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Prevention of Influenza in Long‐Term–Care Facilities

Suzanne F. Bradley , MD and Long‐Term–Care Committee of the Society for Healthcare Epidemiology of America
Infection Control and Hospital Epidemiology
Vol. 20, No. 9 (September 1999), pp. 629-637
DOI: 10.1086/501687
Stable URL: http://www.jstor.org/stable/10.1086/501687
Page Count: 9
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SHEA Position Paper

Abstract

ABSTRACT

Influenza is a frequent cause of epidemic and endemic respiratory illness in long‐term–care facilities (LTCFs), resulting in considerable morbidity and mortality. Detection of influenza outbreaks in this setting can be difficult, because the clinical presentation in older adults is atypical and other pathogens also cause influenza‐like illness (ILI) during the influenza season. Use of the standard case definition for influenza has not been effective in detecting episodes in residents of LTCFs. Alternative case‐definitions that reflect the atypical presentation of influenza in this population have been recommended but not validated. The use of rapid tests for the detection of influenza in conjunction with more sensitive case definitions of ILI may lead to the earlier detection of influenza outbreaks in LTCFs, earlier initiation of infection control measures, and reduction in transmission.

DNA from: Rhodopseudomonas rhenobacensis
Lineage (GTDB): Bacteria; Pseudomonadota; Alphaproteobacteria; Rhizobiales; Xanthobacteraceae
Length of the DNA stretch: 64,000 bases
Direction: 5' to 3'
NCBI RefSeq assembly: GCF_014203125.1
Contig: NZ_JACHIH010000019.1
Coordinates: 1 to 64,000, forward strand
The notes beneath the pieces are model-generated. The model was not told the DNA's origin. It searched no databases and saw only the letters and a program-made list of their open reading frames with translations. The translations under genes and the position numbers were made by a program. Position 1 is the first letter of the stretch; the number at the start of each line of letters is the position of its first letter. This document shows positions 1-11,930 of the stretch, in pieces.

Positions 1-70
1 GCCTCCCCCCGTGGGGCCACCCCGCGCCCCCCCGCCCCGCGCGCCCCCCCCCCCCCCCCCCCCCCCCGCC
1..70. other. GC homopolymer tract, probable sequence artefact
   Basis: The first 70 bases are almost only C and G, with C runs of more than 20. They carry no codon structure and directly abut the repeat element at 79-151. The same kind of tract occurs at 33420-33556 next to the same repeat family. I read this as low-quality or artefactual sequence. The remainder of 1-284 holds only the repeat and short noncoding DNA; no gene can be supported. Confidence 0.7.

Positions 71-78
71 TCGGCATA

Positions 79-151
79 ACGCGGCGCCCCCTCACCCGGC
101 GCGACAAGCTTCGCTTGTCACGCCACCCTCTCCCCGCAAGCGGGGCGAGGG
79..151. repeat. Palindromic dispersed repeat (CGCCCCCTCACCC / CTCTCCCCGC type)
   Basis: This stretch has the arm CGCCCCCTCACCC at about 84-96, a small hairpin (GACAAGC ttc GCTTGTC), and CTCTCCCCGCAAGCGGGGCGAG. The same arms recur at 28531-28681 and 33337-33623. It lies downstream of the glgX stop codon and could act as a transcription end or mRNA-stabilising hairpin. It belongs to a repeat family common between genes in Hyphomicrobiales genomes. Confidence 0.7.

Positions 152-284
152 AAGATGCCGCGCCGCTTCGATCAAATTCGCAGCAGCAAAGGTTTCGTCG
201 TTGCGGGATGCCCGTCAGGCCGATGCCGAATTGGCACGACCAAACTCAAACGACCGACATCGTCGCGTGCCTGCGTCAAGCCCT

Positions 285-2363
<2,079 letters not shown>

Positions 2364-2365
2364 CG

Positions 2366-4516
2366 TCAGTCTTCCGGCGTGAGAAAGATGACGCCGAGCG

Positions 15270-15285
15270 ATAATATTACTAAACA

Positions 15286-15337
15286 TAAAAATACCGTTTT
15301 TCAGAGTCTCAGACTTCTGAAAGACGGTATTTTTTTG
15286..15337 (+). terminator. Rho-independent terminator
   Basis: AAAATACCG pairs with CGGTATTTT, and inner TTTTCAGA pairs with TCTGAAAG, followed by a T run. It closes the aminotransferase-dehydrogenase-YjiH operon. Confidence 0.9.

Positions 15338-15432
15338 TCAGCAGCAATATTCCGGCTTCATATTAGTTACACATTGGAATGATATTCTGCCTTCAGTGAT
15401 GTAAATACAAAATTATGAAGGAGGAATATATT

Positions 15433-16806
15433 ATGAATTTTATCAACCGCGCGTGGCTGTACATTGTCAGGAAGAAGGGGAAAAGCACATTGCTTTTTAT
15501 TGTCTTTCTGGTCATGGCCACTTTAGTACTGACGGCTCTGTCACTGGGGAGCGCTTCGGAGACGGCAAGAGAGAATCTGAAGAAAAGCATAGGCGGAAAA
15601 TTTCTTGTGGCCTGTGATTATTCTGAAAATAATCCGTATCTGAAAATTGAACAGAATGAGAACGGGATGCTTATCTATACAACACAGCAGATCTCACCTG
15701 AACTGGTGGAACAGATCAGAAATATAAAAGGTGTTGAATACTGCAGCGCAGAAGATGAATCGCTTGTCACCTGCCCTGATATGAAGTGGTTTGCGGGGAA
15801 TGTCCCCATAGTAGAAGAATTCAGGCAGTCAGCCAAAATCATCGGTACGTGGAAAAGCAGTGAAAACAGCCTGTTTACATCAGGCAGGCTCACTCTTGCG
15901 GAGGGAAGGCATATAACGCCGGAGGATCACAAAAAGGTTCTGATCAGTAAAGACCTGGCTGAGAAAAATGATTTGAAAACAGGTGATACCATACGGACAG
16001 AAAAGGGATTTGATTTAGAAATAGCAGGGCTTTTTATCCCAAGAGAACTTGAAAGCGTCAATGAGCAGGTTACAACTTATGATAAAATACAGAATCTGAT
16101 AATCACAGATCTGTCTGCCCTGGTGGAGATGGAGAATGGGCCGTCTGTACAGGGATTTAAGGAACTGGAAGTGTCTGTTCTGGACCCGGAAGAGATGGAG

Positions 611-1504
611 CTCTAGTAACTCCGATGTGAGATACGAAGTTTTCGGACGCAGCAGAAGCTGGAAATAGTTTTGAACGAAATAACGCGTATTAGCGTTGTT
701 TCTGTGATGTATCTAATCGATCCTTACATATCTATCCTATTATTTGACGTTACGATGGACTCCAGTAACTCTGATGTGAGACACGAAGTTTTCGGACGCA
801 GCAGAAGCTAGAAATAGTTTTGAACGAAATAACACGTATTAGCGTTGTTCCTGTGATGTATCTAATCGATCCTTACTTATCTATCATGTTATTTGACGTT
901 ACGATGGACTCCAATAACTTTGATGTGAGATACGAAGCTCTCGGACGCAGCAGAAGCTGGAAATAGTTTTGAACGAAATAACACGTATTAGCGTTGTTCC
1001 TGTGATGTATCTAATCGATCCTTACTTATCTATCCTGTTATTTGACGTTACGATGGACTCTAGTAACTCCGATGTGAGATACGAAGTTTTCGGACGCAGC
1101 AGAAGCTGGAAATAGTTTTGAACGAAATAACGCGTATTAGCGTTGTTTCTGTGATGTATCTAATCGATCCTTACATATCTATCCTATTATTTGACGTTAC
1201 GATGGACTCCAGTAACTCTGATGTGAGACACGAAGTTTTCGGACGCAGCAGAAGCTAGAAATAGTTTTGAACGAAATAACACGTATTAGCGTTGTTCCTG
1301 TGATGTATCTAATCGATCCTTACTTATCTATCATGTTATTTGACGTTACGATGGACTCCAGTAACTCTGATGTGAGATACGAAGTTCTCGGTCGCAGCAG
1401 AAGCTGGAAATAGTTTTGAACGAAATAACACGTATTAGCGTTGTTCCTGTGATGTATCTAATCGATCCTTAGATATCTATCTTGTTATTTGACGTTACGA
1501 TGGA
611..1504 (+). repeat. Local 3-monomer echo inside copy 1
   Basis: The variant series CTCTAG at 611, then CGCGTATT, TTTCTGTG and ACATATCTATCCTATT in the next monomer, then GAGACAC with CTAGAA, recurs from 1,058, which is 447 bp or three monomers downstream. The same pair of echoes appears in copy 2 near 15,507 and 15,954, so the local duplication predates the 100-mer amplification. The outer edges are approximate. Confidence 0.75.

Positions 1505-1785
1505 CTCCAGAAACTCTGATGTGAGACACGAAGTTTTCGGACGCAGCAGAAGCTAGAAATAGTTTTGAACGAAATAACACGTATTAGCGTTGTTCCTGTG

The definition of outbreak, eg, the number of episodes of ILI or episodes of confirmed influenza A that would result in the initiation of antiviral chemoprophylaxis, remains controversial in this setting. The use of newer antivirals could limit the side effects seen in older adults in LTCFs. However, annual vaccination of residents and staff remains the most effective way to prevent the introduction of influenza A or influenza B into LTCFs. In addition, vaccination of LTCF residents reduces rates of illness and pneumonia due to influenza, as well as cardiopulmonary exacerbation, hospitalization, and death.